12 proven ways to measure your digital marketing success
We live in a very measured world… with the ability to know to the click, second and action exactly how well things are going for our digital marketing efforts.
At least some of us do.
I’m often surprised how some clients we meet have virtually no metrics in place. They just catapult messages and offers over the moat—without an overall battle plan—and just hope it hits something.
That era is dying. And it’s a justified death. Marketing is meant to move needles—of awareness, sales, connections, leads and more. But marketing of yesteryear could hide behind more nebulous, dodgy metrics. Today, we have concrete tools to tell us when to enjoy our progress or change course.
The digital candy store has a sweet spot for every kind of marketer. B2B and B2C alike. I thought about the myriad ways to measure digital success when I put together this list. There are bucket loads of methods—but these, to me, are particularly useful to a lot of our clients.
Some of these approaches will appeal to marketers trying to make sales headway or a connection, others will be like Christmas morning for the CFO.
- Cost-per-click (CPC) – No, that’s not a typo for “Pay-per-click” (when a user clicks on your ad or link, and you pay a set fee, up to a certain budget number). CPC is simply dividing what you paid in total by the number of clicks you got. That tells you, in real dollars, how much an ad or link is worth.
- Share of voice – This measures how much of your audience’s attention you’re commanding in social, video, image searches and more. See yours instantly at Social Mention… a free site where you type in your brand or product name, and get a report, in seconds, on what kind of social footprint you’re making. (You may get a mixed bag of companies that share a similar name to yours, but it’s still fun to try.) Then, make it really interesting… and type in your competitors! www.socialmention.com
- Social interactions – This is the chattier, extroverted little brother of share of voice. It measures how many likes, tweets, retweets, pins, shares, mentions or comments you get over a period of time. It’s a great indicator of how interested people are in what you’re saying, how that changes over time, and seeing what digital channels give you the biggest bang for the shortest fuse.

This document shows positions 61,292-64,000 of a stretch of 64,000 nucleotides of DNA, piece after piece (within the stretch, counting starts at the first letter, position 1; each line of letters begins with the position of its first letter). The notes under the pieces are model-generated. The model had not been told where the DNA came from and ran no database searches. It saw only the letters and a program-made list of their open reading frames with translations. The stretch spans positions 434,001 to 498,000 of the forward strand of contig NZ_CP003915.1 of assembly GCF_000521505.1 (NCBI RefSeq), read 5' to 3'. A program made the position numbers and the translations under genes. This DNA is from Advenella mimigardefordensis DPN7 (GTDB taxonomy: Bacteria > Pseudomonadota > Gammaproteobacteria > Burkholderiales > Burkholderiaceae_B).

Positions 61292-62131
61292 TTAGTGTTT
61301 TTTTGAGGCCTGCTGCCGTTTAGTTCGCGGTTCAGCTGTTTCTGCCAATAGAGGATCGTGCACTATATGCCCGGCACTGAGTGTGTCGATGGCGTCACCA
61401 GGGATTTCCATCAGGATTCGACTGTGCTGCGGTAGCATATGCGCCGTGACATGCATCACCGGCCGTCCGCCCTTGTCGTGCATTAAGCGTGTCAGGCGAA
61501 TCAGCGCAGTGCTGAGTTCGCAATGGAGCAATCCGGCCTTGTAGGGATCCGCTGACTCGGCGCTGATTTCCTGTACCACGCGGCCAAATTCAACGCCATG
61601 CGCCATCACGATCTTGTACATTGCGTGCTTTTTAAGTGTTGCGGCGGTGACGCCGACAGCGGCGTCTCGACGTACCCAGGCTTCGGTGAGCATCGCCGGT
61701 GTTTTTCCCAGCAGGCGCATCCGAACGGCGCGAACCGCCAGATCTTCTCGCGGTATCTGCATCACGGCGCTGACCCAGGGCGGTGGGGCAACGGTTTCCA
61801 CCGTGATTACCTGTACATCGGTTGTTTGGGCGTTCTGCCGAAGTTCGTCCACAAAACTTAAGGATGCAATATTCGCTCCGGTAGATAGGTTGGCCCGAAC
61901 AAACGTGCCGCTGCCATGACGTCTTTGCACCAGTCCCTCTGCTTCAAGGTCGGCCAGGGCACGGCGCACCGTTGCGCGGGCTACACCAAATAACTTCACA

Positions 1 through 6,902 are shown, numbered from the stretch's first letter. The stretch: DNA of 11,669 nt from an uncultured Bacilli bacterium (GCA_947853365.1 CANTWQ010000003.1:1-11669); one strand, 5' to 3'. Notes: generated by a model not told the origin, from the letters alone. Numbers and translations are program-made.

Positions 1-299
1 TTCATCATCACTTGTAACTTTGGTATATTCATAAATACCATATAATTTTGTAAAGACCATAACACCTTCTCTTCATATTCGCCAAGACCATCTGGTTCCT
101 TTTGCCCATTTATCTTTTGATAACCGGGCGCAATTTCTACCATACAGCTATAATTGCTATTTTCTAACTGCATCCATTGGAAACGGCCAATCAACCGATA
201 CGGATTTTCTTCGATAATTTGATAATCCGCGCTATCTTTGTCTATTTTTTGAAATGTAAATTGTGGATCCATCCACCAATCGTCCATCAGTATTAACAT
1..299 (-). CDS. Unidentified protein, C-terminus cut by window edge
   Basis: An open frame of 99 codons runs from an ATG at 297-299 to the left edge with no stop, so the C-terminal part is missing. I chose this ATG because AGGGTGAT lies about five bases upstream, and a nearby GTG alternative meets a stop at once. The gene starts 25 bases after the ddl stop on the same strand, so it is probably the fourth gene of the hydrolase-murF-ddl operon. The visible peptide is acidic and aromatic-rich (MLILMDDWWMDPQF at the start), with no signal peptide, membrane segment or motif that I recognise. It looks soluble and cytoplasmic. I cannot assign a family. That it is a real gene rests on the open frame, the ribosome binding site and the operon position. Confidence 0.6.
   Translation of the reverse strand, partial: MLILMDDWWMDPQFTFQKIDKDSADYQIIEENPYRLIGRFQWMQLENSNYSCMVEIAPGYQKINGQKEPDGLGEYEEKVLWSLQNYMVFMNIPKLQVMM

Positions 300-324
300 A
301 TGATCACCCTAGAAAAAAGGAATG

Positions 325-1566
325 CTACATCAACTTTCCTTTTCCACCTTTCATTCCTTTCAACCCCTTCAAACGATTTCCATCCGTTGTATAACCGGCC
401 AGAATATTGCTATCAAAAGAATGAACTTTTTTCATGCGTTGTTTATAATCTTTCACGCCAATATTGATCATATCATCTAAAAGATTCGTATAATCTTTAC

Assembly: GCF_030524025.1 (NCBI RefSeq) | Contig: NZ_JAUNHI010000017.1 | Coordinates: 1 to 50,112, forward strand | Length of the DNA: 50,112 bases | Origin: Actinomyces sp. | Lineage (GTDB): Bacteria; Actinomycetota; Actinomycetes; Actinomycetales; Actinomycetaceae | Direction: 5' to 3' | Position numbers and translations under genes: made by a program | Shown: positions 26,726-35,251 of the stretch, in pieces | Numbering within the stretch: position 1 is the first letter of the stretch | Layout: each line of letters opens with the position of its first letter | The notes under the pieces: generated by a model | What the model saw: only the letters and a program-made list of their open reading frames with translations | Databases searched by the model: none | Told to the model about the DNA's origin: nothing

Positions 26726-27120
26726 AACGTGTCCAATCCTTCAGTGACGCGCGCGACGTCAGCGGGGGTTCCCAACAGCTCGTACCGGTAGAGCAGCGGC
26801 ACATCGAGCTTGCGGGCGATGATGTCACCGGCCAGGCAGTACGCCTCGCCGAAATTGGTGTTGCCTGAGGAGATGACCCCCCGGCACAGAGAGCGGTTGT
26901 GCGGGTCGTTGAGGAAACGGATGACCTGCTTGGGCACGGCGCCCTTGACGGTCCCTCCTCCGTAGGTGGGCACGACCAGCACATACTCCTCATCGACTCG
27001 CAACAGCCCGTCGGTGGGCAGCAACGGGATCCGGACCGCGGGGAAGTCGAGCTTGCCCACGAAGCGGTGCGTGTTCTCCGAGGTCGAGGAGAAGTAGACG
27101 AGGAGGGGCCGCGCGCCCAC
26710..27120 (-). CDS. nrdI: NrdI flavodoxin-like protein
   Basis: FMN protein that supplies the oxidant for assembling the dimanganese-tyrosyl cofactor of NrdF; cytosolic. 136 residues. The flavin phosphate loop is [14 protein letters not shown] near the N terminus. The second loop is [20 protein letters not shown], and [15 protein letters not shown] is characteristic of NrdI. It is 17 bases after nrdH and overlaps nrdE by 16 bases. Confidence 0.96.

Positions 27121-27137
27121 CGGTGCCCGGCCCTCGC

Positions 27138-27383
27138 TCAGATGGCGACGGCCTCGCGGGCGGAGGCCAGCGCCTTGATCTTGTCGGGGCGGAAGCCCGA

- Cost-per-lead – Here, you account for everything in a campaign that helped you gain leads, then divide that cost by the number of leads you got. Let’s say you created a white paper, designed a landing page and form for prospects to receive it, then did an email campaign, tweets and posts to promote it. Total cost: $25,000. You got 1,800 leads from it. Total cost-per-lead: ~$13.88. This is the kind of intelligence CFOs give up their firstborn for, because it gives them a hard value to compare to profit margins, budgets, etc.
- Lead volume – This is marketing speak for how many leads you’re getting, and it’s particularly popular with inbound marketers. Common tools in this shed include the number of downloads or forms filled out. In a high-pressure marketing world, it’s a nice little barometer on what’s working.
- Page rank – Someone does a Google search for a company, product or content like yours. Where are you in the search results? In other words, how important are you to Google? Moving up just a few notches in the Google universe can mean a flood more web traffic. If you don’t rank so well, your SEO approach needs work.
- Unique visits – You can get this from Google Analytics or other web-tracking software. It’s a count of individuals who visit your website during a certain amount of time. It reveals how well you’re reaching your market.
- Impressions – This is how many times an ad appears to your audience (whether they notice it or not is a different story). It’s a leftover concept from newspaper and billboard days, but in the digital world, the number of impressions gets a lot more interesting when you compare it to the number of click-throughs your ad got.
- Lead-to-customer conversion rate – I’ll translate: How many of our leads turned into customers? If you find that people are only clicking through so far, or dropping off, not downloading or not filling out a form, your strategy or creative may need a makeover.
- Time on site – Again, available through Google Analytics. It tells you, down to minutes and seconds, how long the average visitor stayed on your site. Granted, B2B tends to be lower than B2C—but this little measurement says how sticky your site is.
- Return visits – Here, you learn how many unique visitors are boomeranging back to your site. If your return visit number is high, you’ve got some compelling content going on. If it’s low, your site may be, well, uninspiring.
- Traffic by device – Most web-tracking software offers this, too. It tells you what people are using to access your site—be it a PC, tablet or phone. These numbers may make the case for you to create a mobile site, or at least have one that works well there. (Remember, mobile users are as unforgiving as a medieval judge with sites that are hard to read, load slowly or are just hostile to smaller screens!)
– Andy Badalamenti is the creative director for CI-Group